Journal of Field Ornithology
The following is the established format for referencing this article:
Dunn, E., A. Dreelin, P. Heveran, L. Goodrich, D. Potter, A. Florea, B. Ewald, and J. Gyekis. 2022. Community science reveals biennial irruptive migration in the White-breasted Nuthatch (Sitta carolinensis). Journal of Field Ornithology 93(2):2. [online] URL:
Avian Behavior, Ecology, and Evolution

Community science reveals biennial irruptive migration in the White-breasted Nuthatch (Sitta carolinensis)
Ciencia comunitaria revela migración bianual irruptiva en Sitta calorinensis

1Long Point Bird Observatory, Birds Canada, Port Rowan, ON, Canada, 2Department of Biological Sciences, Northern Illinois University, DeKalb, IL USA, 3Migratory Bird Center, Smithsonian Conservation Biology Institute, Washington, D.C. USA, 4Department of Biology, DeSales University, Center Valley, PA, USA, 5Hawk Mountain Sanctuary, Acopian Center for Conservation Learning, Orwigsburg, PA, USA, 6Ontario Ministry of Northern Development, Mines, Natural Resources and Forestry, Peterborough, ON, Canada, 7Institut des Sciences de la Mer de Rimouski, Université du Québec, Rimouski, QC, Canada, 8New Jersey Audubon's Cape May Bird Observatory, Cape May Point, NJ, USA, 9Department of Biobehavioral Health, Pennsylvania State University, University Park, PA, USA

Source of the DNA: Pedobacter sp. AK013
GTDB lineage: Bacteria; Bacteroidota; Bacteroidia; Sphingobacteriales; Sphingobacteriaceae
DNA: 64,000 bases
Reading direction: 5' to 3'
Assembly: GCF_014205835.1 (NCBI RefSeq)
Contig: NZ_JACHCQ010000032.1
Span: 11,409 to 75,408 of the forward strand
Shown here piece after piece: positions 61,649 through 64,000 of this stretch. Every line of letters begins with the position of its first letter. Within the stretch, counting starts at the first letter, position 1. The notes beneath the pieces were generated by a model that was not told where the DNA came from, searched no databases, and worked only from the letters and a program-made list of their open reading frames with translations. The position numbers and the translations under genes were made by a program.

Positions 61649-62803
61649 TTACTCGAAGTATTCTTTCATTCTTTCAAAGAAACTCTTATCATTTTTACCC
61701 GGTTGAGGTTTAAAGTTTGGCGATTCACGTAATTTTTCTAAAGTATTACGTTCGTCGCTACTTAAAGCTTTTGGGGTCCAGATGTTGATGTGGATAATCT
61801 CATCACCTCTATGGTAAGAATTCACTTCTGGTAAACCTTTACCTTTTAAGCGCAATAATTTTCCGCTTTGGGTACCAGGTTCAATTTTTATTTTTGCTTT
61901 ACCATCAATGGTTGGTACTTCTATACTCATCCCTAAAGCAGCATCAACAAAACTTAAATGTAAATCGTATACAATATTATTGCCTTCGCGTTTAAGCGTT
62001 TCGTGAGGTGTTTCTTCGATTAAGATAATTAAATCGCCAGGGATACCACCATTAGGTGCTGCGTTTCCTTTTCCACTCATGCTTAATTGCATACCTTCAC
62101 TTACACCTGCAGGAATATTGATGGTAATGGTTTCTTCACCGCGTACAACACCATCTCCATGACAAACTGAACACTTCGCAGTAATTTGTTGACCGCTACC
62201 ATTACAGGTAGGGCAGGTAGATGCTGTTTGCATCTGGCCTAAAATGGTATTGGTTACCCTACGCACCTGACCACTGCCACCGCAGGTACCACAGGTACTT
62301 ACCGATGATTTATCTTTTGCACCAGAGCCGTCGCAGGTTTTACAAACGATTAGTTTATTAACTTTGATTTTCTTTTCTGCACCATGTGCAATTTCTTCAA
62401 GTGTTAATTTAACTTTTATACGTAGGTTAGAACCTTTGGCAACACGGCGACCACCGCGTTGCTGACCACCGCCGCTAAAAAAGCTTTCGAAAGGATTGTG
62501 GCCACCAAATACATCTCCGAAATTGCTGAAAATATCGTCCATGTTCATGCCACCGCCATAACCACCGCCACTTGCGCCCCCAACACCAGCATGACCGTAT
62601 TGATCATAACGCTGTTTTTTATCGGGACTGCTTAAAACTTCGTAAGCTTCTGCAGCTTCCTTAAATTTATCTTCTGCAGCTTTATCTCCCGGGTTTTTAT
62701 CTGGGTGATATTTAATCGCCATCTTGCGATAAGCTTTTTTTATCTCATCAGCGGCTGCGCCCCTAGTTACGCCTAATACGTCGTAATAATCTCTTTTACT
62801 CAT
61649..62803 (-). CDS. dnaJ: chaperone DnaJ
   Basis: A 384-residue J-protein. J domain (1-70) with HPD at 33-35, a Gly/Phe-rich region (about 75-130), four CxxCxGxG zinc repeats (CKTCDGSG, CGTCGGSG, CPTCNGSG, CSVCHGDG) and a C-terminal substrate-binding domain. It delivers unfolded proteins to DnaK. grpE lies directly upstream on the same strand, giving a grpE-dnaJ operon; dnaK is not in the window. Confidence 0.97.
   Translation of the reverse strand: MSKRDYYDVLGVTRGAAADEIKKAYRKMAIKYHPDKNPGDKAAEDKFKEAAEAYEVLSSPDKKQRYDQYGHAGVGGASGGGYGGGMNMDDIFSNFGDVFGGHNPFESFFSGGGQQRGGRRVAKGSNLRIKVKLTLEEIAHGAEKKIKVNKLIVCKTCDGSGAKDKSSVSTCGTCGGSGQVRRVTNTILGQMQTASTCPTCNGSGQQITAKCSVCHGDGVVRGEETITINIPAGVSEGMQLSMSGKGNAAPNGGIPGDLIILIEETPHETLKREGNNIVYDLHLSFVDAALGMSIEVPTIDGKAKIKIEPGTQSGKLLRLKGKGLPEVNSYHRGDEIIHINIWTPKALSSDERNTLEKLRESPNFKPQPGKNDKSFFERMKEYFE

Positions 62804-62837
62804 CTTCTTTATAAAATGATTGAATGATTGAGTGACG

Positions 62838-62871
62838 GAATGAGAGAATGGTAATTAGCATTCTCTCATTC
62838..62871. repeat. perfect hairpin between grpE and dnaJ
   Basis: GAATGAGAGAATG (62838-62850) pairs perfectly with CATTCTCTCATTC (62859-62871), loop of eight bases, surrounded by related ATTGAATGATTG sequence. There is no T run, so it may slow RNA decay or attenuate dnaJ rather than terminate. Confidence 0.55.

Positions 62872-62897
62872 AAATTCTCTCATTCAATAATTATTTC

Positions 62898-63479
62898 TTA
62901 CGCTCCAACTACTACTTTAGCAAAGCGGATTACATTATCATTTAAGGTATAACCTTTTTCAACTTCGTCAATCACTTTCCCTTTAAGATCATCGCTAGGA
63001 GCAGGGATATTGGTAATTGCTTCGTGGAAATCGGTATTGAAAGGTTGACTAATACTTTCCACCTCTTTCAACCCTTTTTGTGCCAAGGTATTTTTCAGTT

The White-breasted Nuthatch (Sitta carolinensis) is usually considered a resident species, despite occasional reports of local movement. We show that the eastern North American population engages in regular, approximately biennial irruptive migration that extends from the northern edge of the range to as far south as the mid-Atlantic states. Both adults and juveniles take part, and neither sex nor age proportions differ between years with or without irruption. The biennial pattern is detectable in daily counts at migration concentration sites and, more subtly, across the landscape as reflected by a variety of broad-scale community science initiatives. Within northeastern North America, indices of irruption from all data sources were negatively correlated with indices of soft mast production by plant species monitored across southern and central Ontario. Perturbation in the biennial pattern of irruption coincided with change in the pattern of plant masting. Size of the breeding population was unrelated to size of irruption in the same fall, unlike the case for the Red-breasted Nuthatch (S. canadensis). The geographic scale and regular occurrence of irruption in White-breasted Nuthatch have likely been overlooked because migrants are widely dispersed and remain within the breeding range, where immigrants mix unnoticed with local residents. Community science programs provide opportunities for novel insights into seemingly well-known bird species, and further studies may reveal similar patterns in other temperate species thought to move only sporadically.